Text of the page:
However, change in policy not tied to difference seen in time to initiating treatment
By Lori Solomon HealthDay Reporter
FRIDAY, May 26, 2023 (HealthDay News) — Allowing bedside nurses to independently order stool testing for Clostridioides difficile (C. difficile) significantly decreases the amount of time to receive test results versus requiring physician approval, according to a study published online May 10 in the American Journal of Infection Control.
Ashley Bartlett, M.D., from the Fargo Veterans Affairs Healthcare System in North Dakota, and colleagues evaluated the impact of a policy that allowed bedside nurses to order C. difficile testing on the time to obtain test results and initiate treatment. The analysis included results from a single Veterans Affairs system site 44 months prior to and 59 months after the change in policy.
The researchers found that the difference in time to obtain the result before and after the policy change was statistically significant. Additionally, the difference in time to obtain the result significantly differed by ordering provider type, with nurses significantly associated with faster test results compared with physicians (odds ratio, 1.72). There was no significant difference observed in time to initiate treatment (1.7 hours before and after policy change).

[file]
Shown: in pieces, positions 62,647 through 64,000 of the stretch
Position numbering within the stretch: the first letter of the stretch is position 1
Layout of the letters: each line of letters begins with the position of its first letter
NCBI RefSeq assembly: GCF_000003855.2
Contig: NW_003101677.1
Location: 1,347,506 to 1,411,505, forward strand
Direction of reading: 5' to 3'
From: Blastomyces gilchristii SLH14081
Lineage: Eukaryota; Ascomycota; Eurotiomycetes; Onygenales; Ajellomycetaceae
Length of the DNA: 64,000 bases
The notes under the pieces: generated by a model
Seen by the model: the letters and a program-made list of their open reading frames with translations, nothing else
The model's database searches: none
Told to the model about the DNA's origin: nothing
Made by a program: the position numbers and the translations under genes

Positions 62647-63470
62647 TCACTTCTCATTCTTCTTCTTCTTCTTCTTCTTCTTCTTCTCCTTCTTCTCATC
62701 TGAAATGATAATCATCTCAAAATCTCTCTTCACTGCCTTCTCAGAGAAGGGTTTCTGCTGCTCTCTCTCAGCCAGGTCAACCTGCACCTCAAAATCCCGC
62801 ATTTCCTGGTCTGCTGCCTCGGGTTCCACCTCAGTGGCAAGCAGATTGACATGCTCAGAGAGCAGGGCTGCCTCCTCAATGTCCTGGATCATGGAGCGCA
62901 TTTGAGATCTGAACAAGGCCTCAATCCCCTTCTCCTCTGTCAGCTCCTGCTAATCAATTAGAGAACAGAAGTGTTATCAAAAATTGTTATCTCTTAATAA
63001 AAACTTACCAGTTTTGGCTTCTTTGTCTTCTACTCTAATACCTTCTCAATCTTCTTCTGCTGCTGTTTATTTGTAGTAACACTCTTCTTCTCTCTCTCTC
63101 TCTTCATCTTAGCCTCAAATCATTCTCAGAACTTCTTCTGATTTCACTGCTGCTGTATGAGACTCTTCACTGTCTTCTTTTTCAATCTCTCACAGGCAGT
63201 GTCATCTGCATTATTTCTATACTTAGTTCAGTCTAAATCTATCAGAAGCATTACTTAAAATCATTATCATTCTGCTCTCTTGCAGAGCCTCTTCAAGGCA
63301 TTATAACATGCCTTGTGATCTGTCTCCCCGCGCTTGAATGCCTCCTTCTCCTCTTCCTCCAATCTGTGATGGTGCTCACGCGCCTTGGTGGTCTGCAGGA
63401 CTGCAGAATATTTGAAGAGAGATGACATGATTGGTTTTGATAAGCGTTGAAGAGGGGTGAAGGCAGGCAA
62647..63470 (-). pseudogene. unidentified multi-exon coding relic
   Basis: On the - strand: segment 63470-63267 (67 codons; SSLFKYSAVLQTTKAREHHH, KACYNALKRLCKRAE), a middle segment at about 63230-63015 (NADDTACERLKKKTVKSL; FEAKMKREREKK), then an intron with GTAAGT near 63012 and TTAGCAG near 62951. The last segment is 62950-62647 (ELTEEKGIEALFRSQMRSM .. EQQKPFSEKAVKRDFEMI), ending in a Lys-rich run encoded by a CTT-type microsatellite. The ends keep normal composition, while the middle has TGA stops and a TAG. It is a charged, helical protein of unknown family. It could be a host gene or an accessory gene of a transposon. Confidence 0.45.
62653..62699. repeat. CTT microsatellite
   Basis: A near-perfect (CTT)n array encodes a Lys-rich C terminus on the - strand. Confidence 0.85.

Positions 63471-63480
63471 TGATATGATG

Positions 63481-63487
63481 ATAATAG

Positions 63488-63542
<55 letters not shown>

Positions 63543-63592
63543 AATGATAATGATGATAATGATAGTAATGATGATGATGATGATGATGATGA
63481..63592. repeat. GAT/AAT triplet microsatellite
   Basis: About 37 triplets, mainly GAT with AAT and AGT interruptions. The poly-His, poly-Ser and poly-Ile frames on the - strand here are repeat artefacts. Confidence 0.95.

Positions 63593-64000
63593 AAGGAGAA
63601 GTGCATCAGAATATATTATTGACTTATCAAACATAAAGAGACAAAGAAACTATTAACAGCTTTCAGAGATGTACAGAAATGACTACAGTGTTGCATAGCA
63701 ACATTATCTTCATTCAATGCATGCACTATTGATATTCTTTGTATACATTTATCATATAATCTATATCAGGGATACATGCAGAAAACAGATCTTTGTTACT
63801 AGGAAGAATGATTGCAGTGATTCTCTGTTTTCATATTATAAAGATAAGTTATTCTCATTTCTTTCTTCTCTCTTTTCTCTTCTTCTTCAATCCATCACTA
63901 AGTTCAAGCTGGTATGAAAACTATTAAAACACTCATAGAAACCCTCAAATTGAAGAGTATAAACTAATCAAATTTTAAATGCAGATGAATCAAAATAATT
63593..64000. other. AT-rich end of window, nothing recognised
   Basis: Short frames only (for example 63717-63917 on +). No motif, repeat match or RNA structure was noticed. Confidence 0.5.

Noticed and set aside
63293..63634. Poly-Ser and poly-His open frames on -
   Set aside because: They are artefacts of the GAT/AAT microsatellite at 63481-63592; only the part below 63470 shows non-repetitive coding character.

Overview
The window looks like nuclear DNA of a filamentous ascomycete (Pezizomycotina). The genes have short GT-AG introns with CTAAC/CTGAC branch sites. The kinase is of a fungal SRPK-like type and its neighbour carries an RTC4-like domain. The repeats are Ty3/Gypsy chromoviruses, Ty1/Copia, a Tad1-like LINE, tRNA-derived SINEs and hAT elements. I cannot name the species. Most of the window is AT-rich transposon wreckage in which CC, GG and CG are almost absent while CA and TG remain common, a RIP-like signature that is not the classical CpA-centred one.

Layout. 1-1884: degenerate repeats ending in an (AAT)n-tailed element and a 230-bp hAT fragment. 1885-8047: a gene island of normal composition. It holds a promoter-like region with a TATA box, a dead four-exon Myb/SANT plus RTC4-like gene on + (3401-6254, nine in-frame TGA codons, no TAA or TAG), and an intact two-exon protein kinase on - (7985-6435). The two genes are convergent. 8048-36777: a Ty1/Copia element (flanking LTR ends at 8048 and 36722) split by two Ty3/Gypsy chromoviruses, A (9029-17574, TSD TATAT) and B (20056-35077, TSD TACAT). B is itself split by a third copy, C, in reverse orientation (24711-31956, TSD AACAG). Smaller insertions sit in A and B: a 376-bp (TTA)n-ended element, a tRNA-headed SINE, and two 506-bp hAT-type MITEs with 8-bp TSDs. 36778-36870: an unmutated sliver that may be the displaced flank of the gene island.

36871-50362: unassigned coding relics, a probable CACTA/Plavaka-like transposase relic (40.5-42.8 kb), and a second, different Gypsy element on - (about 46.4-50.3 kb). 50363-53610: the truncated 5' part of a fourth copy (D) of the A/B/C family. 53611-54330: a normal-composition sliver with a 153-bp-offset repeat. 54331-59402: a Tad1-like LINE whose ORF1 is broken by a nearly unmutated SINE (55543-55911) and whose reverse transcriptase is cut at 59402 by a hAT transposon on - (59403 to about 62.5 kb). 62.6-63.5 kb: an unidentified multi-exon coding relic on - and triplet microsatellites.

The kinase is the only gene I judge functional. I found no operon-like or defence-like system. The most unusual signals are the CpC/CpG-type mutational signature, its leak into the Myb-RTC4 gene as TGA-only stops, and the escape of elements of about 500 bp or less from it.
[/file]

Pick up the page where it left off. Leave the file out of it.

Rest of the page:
“Given the implications of C. difficile infection on both a hospital and patient level, incentives exist for improving approaches to the prevention and spread of this infection in the clinical environment,” Bartlett in a statement. “Our findings suggest that allowing bedside nurses with appropriate training to order C. diff testing based on patient symptomology could be a valid strategy to help health care systems achieve this goal.”
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